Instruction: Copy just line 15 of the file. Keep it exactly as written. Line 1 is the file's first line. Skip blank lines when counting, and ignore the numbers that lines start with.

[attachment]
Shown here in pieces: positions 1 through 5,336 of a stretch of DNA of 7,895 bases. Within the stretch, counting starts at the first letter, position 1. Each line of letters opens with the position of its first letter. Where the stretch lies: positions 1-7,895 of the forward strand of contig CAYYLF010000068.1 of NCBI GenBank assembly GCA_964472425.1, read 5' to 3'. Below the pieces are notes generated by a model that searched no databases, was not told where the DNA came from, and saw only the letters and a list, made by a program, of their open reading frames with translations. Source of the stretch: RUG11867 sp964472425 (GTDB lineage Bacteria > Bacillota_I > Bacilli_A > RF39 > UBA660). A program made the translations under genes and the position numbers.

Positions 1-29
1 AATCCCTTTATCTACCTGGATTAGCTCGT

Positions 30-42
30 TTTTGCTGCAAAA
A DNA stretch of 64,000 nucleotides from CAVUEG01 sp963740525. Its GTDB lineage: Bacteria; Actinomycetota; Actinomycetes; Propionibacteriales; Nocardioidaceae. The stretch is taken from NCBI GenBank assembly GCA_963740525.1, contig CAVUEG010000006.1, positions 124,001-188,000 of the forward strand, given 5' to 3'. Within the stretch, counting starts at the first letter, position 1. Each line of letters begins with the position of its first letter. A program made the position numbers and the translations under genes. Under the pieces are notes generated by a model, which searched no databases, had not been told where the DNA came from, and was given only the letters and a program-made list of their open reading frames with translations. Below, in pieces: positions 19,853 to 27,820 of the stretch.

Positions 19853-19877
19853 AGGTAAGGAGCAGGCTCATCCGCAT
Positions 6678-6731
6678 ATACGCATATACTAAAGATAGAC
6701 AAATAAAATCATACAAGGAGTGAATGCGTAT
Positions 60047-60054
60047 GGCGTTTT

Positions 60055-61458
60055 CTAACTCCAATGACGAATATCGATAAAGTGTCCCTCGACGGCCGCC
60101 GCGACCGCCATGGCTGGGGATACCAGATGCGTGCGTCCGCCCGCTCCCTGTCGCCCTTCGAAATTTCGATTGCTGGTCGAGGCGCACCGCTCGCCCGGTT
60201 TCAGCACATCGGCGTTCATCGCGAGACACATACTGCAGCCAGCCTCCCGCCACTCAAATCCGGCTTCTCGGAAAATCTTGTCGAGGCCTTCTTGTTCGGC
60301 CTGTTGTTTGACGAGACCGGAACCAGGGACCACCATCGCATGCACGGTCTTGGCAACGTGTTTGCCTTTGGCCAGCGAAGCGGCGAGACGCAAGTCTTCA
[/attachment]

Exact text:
60055 CTAACTCCAATGACGAATATCGATAAAGTGTCCCTCGACGGCCGCC